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Cervical length Screening

Cervical screening for preterm delivery

 A tiny premature baby in the neonatal intensive care unit

     

The average pregnancy lasts approximately 40 weeks from your last menstrual period. This is called “term.” 

But some babies try to come earlier. Premature labour can result in preterm birth. 

 

Sometimes babies are born before their organs are mature enough and they may need to be admitted to a newborn intensive care nursery for extra treatment. This occurs in about 6% of pregnancies and it is something we try to avoid.


The risk of spontaneous preterm birth increases as the length of the cervix (neck of the womb) decreases. 

The length of the cervix can be measured accurately with trans-vaginal ultrasound examination. 

 

We are often asked to assess the length of the cervix in women who are at high risk of preterm birth. Sometimes we have to do this on two or more occasions to see if there has been any change.

What is a normal cervical length?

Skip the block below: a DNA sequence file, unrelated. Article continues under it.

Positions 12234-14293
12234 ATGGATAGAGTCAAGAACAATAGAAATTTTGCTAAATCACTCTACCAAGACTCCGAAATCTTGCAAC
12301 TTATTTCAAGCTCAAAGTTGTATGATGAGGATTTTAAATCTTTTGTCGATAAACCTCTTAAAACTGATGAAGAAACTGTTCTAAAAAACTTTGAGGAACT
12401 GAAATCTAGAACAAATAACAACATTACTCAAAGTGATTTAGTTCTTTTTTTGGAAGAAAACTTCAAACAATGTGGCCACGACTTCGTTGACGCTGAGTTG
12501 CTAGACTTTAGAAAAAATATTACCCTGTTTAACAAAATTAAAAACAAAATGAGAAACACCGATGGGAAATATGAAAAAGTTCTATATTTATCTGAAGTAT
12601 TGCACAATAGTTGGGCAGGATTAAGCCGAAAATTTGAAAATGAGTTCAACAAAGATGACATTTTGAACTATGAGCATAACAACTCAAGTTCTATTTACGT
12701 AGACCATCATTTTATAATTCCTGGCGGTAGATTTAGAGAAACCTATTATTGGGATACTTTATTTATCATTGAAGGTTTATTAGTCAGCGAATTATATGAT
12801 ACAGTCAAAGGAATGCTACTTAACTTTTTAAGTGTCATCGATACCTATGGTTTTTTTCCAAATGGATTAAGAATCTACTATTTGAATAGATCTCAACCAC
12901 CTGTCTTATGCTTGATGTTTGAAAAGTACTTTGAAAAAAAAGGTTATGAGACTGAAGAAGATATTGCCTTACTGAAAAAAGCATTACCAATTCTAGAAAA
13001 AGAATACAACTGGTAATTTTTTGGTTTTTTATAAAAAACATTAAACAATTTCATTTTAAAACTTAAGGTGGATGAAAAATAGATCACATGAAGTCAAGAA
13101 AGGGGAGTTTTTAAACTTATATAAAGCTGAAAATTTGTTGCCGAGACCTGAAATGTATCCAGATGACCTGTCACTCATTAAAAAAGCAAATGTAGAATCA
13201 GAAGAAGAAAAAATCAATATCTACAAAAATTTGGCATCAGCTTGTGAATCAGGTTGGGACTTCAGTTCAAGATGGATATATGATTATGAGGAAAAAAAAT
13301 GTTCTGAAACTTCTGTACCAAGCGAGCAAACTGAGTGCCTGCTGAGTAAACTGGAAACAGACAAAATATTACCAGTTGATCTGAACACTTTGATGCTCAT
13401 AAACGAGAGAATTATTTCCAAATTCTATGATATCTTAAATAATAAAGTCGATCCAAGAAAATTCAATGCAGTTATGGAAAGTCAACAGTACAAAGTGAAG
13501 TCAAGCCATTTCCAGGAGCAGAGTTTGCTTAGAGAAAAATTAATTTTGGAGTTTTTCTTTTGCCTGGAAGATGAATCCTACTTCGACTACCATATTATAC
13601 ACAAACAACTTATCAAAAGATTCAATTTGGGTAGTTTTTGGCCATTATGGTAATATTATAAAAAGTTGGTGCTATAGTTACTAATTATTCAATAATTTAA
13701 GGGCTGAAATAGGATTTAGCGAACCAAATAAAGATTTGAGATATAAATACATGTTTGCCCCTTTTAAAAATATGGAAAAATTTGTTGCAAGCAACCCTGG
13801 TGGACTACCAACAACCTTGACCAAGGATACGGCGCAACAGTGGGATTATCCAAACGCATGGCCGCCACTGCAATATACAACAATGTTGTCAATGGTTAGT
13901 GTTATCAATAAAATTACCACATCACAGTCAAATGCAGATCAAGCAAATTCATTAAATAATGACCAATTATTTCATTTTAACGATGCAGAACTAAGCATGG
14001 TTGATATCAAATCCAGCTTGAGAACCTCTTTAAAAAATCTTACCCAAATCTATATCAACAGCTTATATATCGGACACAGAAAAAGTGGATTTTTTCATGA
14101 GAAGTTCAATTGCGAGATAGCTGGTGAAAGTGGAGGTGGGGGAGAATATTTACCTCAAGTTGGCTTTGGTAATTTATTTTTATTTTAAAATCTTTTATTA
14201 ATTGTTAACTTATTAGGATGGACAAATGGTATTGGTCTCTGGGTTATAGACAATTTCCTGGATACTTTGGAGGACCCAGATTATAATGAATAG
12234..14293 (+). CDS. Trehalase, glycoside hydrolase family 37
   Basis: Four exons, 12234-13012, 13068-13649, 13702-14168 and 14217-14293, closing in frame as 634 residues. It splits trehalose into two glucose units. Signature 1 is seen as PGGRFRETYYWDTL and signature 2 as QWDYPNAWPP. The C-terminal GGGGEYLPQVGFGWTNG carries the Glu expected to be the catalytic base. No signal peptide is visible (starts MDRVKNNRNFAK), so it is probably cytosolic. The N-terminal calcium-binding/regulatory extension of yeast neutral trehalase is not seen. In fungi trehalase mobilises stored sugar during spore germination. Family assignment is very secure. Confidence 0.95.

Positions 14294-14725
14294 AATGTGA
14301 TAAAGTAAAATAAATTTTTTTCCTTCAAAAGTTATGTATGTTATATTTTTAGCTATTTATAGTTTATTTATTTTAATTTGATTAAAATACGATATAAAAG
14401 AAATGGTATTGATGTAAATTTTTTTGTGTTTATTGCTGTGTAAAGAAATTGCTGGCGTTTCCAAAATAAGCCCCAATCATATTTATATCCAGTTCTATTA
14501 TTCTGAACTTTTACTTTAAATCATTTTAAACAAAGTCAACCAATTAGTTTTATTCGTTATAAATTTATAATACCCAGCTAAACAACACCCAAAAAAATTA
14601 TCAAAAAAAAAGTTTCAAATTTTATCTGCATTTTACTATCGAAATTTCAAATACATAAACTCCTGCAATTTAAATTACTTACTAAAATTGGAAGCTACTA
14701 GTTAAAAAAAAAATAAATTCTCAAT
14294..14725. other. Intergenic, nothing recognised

The length of the cervix changes with advancing gestation.

At 20 weeks gestation the average cervical length is about 40mm but there is wide variation. 

 

If the length is less than 25 mm it indicates a higher risk of preterm birth.

If the length is less than 15 mm it is clearly abnormal. We will discuss the situation with your doctor or midwife.

Who may be asked to have cervical screening?

We screen all women who come for a 19-20 week scan, unless they do not want it. 

This is because of the evidence that about 45% of preterm births can be prevented if a short cervix is detected in time.

 

Women who are at higher risk of premature labour are often asked to have screening performed at their routine 18-20 week scan and later. 

This includes

  • women who have had a previous premature delivery
  • women who have had previous surgery on their cervix
  • women with a cervical suture
  • women who have had a painless second trimester fetal loss
  • women with multiple pregnancies may also benefit from cervical screening.